Dr. A.L. Duijnhouwer has defended his PhD thesis titled ‘Dilatation of the great arteries’ on 27th August 2021 at the Radboud University Medical Centre, Nijmegen.

To mark this monumental occasion, we briefly caught up with Anthonie about his research.

Could you please tell us what your thesis is about?

Anthonie explains: “This thesis ‘Dilatation of the great arteries’ answers the question why in certain patient groups the aortic or pulmonary vessel widens and in which this leads to severe complications.

In one of the articles it has been shown that patients with a two-leaflet, rather than three-leaflet, aortic valve and a history of aortic narrowing (coarctation) are not at higher risk.

Aortic complications in Turner syndrome are less common than thought. Dilatation is more prevalent and the aortic diameter divided by height was found to be a good predictor of complication risks.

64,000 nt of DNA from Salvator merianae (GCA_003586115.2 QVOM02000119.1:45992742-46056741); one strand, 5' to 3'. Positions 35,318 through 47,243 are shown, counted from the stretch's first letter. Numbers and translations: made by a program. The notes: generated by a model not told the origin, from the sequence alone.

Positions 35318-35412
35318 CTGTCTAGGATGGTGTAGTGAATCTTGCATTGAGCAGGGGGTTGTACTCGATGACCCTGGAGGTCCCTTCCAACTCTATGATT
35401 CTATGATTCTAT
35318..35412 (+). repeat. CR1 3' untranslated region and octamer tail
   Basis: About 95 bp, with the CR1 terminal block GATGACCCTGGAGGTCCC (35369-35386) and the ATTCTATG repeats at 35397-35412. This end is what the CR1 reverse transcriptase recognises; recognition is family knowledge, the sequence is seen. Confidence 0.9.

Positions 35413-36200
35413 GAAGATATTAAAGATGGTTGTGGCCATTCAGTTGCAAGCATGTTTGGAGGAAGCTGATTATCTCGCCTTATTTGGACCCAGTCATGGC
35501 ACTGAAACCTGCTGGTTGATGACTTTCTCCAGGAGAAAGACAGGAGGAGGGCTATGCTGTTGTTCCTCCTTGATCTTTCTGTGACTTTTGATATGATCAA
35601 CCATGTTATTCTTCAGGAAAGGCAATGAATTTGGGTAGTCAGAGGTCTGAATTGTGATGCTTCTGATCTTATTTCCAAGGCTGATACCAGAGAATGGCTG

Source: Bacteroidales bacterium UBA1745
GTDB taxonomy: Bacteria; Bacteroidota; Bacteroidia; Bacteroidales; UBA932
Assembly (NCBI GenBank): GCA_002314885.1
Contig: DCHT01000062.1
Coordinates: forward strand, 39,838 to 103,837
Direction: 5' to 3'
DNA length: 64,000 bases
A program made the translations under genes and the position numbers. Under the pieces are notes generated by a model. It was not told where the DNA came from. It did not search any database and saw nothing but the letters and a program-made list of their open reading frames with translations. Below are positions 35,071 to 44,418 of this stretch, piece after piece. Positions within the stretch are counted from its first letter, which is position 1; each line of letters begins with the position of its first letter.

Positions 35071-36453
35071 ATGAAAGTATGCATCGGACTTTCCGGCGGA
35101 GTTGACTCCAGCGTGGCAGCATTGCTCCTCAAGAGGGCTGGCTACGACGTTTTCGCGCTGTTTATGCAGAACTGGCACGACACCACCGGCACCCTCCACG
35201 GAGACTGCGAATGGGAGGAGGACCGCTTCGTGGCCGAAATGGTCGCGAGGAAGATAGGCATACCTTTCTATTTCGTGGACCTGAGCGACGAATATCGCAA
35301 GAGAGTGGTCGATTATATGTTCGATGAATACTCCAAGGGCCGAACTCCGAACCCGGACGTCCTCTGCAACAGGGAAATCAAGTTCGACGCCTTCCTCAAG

Associated factors of pulmonary artery dilation are: weak tissue, high pressure and a changed flow profile. No pulmonary artery complications were observed at a diameter below 75mm and a pressure beneath 50mmHg. Abnormal dilatation in combination with increased pulmonary pressure was no predictor for shorter lifespan. An explanation could be that patients were only seen at a late stage of their disease.”

What was your most surprising finding?

“Pulmonary arteries can become gigantic, but seem not to be at risk for dissection, in absence of fragile tissue or high pulmonary pressures,” shares Toon.

What’s next for you?

Watch the defence of the PhD thesis here.

Toon: “Still little is known about the risk factors of aortic dissection in patients with Turner syndrome and more longitudinal research is needed to find significant markers for aortic dissection.”

Diagram B.V. congratulates dr. Toon Duijnhouwer on this incredible milestone and wishes him all the best in his future endeavours.

Dr. A.L. Duijnhouwer’s research was supervised by promotors Prof. dr. M.J. de Boer and Prof. dr. J. Roos-Hesselink and copromotors A. van Dijk and R. van Kimmenade.

Foto Toon Duijnhouwer
Dr. A.L. Duijnhouwer